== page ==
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1) Can "but" be used instead of that when an idea of doubt, fear or distaste?

2) Can "but" mean that...not, therefore "There never is a tax law presented but someone will oppose it" means "There never is a tax law that someone will not oppose"?

3) What does "but" mean here? "Still, he was far from the illiberality of denying that philosophy duly bounded was not permissible. Only he deemed it at least desirable that, when such a case as that alleged of the unfortunate man was made the subject of philosophic discussion, it should be so philosophized upon, as not to afford handles to those unblessed with the true light. For, but to grant that there was so much as a mystery about such a case, might by those persons be held for a tacit surrender of the question."

Hernan Melville - The Confidence Man

http://www.online-literature.com/melville/confidence-man/13
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wholegrain1) Can "but" be used instead of that when an idea of doubt, fear or distaste?

2) Can "but" mean that...not, therefore "There never is a tax law presented but someone will oppose it" means "There never is a tax law that someone will not oppose"?

3) What does "but" mean here?
"Still, he was far from the illiberality of denying that philosophy duly bounded was not permissible. Only he deemed it at least desirable that, when such a case as that alleged of the unfortunate man was made the subject of philosophic discussion, it should be so philosophized upon, as not to afford handles to those unblessed with the true light. For but to grant that there was so much as a mystery about such a case, might by those persons be held for a tacit surrender of the question."

Hernan Melville - The Confidence Man

http://www.online-literature.com/melville/confidence-man/13

No comma - the meaning is close to that in #2
wholegrain1) Can "but" be used instead of that when an idea of doubt, fear or distaste?

2) Can "but" mean that...not, therefore "There never is a tax law presented but someone will oppose it" means "There never is a tax law that someone will not oppose"?
Hi, wholegrain.
I think it's a gross oversimplification to say that "but" is substituted for "that" in your example. "That" is just a relative pronoun, while "but" in your example (IMHO) is a conjunction connecting two independent clauses. (I may be all wet!)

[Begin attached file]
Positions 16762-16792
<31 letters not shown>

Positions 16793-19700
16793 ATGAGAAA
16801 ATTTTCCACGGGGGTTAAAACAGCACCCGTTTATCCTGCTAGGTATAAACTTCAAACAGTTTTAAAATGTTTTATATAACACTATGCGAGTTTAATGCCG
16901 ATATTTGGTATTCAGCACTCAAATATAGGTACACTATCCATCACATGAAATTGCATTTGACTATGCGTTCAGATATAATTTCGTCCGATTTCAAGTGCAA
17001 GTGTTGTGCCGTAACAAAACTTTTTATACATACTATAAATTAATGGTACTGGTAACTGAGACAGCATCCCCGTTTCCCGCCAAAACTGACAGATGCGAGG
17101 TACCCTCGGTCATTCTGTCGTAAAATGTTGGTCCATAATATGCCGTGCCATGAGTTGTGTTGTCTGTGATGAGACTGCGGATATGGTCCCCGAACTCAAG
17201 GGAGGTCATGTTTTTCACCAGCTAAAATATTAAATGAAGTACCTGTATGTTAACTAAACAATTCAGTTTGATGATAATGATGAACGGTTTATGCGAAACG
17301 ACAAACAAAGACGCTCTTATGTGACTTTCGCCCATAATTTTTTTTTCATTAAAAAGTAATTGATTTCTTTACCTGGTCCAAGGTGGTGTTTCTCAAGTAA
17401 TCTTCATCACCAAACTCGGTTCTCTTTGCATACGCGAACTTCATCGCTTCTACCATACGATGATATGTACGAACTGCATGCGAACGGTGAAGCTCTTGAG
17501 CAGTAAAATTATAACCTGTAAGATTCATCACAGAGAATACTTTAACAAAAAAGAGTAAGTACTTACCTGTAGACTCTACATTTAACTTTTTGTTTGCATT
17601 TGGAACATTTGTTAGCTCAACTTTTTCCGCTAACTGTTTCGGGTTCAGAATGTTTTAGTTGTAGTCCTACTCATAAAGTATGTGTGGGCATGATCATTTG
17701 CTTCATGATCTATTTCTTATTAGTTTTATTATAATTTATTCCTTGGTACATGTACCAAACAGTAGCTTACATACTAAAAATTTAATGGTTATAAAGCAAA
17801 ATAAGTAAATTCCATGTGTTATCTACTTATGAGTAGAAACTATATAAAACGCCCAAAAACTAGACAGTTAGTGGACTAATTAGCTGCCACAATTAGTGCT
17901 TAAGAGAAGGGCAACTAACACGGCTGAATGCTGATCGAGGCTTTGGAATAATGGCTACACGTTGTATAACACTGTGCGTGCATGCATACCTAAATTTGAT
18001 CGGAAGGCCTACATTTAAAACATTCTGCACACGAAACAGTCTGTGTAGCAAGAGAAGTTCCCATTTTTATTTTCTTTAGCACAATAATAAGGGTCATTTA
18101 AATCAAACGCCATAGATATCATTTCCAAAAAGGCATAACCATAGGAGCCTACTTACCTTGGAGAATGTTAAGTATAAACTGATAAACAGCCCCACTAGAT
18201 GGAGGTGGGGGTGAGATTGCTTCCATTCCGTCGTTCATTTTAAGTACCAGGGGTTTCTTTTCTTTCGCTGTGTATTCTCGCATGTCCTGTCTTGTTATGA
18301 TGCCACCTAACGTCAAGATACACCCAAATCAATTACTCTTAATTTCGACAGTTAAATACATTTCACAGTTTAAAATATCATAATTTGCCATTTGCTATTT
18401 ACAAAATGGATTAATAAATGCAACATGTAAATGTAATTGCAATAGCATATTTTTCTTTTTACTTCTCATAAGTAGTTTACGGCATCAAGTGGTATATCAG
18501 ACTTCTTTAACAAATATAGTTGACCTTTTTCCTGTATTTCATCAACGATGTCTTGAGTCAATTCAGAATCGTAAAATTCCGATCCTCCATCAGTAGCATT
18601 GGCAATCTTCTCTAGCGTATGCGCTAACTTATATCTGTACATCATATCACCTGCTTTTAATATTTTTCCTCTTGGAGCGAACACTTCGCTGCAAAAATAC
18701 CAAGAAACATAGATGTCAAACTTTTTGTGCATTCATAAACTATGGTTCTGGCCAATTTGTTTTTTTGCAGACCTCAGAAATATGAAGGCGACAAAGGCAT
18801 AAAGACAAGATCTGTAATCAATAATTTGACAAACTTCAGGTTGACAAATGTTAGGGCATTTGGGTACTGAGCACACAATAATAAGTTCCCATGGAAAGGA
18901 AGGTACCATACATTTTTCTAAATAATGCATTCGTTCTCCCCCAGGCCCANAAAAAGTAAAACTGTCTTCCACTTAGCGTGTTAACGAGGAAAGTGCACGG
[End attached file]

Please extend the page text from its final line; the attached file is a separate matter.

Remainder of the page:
I never saw a tax law which/that someone didn't oppose. To me, this is a relative clause, or dependent clause (surely not indepent) where "that" serves as direct object of the verb "to oppose." (In your example, "to oppose" has its own direct object, "it.")

In you example, "someone will oppose it" is an independent clause, so I'd take "but" as a conjunction. I cant think of another common conjunction or conjunctive phrase which can replace it in this example. The sentence would probably have to be rewritten, as you have done.

Perhaps you realize this: << that.....not, therefore >> , but what you say is a little hard for me to follow. (Does question 1. apply to the example in question 2., or is there no example for question 1. ?)

- A.
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Are you sure? So can you say "For that to not grant that there was so much as a mystery about such a case, might by those persons be held for a tacit surrender of the question."? Most people to whom I asked said it meant merely, although it doesn't seem to be the case.
I was asking the third question because of this definition I picked up in a dictionary:

"7. That . . . not. Used after a negative or question: There never is a tax law presented but someone will oppose it."
I asked the second question because you can say "I don't fear but he is dead" instead of "I don't fear that he is dead" like in Shakespeare.
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wholegrain you can say "I don't fear but he is dead" instead of "I don't fear that he is dead"
Ouch! I need some sleep.

I'd take this one to mean the opposite. "I don't fear [the opposite of that] he is dead." EQUALS "I'm sure he is dead." That is, "but" equals "the exception to." I don't fear the exception to his being dead. I understand the sentence to be a double negative. I don't fear that he is not dead.

I think you could optionally keep the "that" in your sentence. I don't fear that he is dead. (He's alive!)
I don't fear but [that] he's dead. (He's dead! - I have no doubt!) I don't fear (admit the possibility of) the opposite.


Give me a little time on these. - A.
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